Kulkarni pulled himself up and forced his tears to stop by sheer willpower. He was not going to die out here. Not like this. Not now. He put the body of his gunner down on the floor of the turret and clambered past the gun and into the open hatch. He put his arms around the rim of the hatch and pulled himself up until he was seated with his body outside the turret and his legs hanging in.
The sight that accompanied his seat felt as though it were after a volcanic eruption. Dust swirled over the entire town at very high velocities. There were fires in a few places, but everything had either been burnt to cinders or the flames had been extinguished by the dusty winds. There was an ungodly brown glow to the entire night. Looking up, there were no stars and the moon appeared slightly brown.
Kulkarni took a deep breath and looked closer at his tank. The road they had been on was still there, although it was now covered with concrete debris from all the destroyed houses. Behind his own vehicle, he saw one of the three damaged Arjun tanks that he had ferried here prior to the explosion. It’s turret was swiveled at fifty degrees from the chassis and the main gun was pointed to the ground. The turret and driver hatches were open and covered in dust. There was no sign of life there.
Kulkarni noticed that the other two tanks behind this one were missing. All four tanks had been parked in a column before the explosion. So where were they now? Had they survived and left? Or had they been stolen by the enemy? Certainly they couldn’t have been pulled away by the shockwave. If the shockwave hadn’t pulled away the first two tanks, it couldn’t have done the last two. Where did they go?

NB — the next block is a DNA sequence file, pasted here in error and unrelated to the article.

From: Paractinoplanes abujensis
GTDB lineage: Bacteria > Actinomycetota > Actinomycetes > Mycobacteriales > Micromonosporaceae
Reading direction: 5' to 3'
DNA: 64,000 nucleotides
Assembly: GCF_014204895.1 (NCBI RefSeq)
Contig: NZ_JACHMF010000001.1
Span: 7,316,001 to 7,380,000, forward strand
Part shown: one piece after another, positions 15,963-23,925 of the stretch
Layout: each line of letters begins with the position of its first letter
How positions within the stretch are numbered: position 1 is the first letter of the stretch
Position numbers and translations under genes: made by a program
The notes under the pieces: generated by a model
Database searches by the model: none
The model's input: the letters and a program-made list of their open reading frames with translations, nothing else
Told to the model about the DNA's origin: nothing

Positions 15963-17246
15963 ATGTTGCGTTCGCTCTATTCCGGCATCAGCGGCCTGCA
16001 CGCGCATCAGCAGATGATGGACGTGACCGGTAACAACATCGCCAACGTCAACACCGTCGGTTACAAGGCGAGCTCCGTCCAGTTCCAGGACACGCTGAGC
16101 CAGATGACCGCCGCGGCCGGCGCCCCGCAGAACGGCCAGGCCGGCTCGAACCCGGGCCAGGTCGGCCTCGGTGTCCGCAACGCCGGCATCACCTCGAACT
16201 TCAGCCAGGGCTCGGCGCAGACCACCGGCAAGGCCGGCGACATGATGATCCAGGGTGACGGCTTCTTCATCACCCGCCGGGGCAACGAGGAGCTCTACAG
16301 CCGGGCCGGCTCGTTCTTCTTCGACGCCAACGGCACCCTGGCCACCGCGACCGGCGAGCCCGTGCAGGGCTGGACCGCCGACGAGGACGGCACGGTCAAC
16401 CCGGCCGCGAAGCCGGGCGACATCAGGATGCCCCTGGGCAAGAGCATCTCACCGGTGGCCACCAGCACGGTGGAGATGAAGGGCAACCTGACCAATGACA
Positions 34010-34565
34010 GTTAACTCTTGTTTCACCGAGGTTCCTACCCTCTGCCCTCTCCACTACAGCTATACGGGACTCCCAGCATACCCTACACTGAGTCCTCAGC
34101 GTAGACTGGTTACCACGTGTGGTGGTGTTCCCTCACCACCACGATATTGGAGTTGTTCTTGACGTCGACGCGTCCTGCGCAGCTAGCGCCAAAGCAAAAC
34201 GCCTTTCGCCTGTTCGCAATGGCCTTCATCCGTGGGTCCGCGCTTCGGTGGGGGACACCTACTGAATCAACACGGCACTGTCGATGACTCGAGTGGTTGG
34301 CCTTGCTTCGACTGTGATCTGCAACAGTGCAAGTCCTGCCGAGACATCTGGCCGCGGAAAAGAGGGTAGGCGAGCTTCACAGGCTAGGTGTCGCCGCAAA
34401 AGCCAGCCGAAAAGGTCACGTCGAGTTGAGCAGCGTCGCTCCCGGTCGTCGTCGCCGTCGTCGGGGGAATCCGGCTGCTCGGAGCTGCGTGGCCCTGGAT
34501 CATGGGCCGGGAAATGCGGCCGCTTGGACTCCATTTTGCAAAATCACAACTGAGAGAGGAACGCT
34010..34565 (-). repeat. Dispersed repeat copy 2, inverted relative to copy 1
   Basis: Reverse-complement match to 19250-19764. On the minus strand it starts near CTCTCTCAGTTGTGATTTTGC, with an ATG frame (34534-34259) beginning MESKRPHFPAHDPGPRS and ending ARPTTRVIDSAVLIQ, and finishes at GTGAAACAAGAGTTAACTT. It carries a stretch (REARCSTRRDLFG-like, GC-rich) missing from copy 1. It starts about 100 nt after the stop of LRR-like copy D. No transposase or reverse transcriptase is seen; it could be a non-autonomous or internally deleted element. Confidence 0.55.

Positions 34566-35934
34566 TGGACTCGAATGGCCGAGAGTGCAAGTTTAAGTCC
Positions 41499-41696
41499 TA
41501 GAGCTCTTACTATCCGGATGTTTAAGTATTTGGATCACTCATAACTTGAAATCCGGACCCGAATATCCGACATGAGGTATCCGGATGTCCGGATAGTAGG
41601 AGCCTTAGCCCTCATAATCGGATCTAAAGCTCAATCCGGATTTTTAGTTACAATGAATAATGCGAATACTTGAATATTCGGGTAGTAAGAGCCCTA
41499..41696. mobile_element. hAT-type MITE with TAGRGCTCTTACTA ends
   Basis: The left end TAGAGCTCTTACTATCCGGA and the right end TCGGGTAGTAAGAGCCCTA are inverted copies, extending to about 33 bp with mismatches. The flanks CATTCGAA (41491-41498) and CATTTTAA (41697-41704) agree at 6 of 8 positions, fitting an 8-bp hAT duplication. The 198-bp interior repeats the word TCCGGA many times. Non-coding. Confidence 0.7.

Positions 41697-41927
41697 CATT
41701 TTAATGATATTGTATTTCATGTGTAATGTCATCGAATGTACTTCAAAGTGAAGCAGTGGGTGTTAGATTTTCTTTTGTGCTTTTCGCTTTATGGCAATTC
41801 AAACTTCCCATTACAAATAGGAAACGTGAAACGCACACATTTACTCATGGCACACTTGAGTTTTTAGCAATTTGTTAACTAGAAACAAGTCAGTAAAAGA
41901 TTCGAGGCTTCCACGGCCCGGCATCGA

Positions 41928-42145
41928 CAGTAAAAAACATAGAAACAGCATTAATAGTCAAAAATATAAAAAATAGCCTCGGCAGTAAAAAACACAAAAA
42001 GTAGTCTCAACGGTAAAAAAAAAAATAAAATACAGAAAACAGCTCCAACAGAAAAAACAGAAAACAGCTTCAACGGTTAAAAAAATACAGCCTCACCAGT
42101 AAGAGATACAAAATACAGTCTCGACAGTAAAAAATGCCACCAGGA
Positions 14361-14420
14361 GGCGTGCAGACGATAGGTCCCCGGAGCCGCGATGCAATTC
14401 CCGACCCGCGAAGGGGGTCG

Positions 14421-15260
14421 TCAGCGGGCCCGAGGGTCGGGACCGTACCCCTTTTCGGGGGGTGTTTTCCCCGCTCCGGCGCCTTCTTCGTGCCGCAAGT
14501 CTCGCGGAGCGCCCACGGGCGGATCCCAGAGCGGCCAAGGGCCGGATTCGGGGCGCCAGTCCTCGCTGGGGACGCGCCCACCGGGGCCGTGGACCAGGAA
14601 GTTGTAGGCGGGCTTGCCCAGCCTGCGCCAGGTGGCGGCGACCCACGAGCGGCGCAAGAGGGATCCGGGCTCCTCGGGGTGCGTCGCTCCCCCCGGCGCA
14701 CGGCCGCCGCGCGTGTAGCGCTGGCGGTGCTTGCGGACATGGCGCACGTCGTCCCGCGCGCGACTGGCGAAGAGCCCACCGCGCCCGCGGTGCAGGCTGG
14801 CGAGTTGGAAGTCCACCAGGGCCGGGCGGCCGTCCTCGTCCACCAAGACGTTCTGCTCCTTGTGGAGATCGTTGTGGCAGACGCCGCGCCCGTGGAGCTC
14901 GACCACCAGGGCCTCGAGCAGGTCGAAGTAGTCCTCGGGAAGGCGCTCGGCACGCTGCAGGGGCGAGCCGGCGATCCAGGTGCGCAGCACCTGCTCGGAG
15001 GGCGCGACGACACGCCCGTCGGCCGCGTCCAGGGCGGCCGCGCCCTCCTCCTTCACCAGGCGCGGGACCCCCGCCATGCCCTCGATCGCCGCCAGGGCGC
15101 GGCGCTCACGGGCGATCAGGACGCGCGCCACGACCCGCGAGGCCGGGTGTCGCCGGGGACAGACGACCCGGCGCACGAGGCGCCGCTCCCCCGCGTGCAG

He got up on top of the turret and looked around. He saw the unmistakable churning of mud where the other two tanks had been: tank tracks. The other two tanks had survived…
That gave Kulkarni some hope. But it still left him with the question of what to do. Where should he go? He was out here, seventy kilometers inside enemy territory and now everything was gone. All comms. All friendlies. His crew was gone too. And his tank was destroyed…
Perhaps if he had a functional radio, he could try and get word out to nearby friendly units. His mind raced through the possibilities: had Sudarshan survived? What about the rest of his tanks? Had India been nuked?
He looked at the second tank and saw that its turret looked badly damaged but the tank chassis otherwise looked operational. Maybe if he could get it rolling, he could drive his way out of here and to the Indian border.
It was a plan as good as any other his mind could come up. And he had nothing more to lose. He forced himself up and then checked his uniform’s thigh pockets. His folded paper map was still there. That further increased his hopes. A functional tank chassis and a map and he had all the essentials to make his way towards friendly lines. He also needed some protection. He jumped back into his turret hatch and looked around for their emergency equipment. He found his duffel bag stowed near his seat. He pulled it out and opened the zipper. Inside was his carbine version of the INSAS rifle, some extra magazines for the rifle, packaged food, some flares and smoke grenades and some personal belongings. Each crew member in the tank had carried such a bag for just this kind of contingency. He also removed the demolition charges pack and checked it for usability. He had no intention of handing over this tank to the enemy.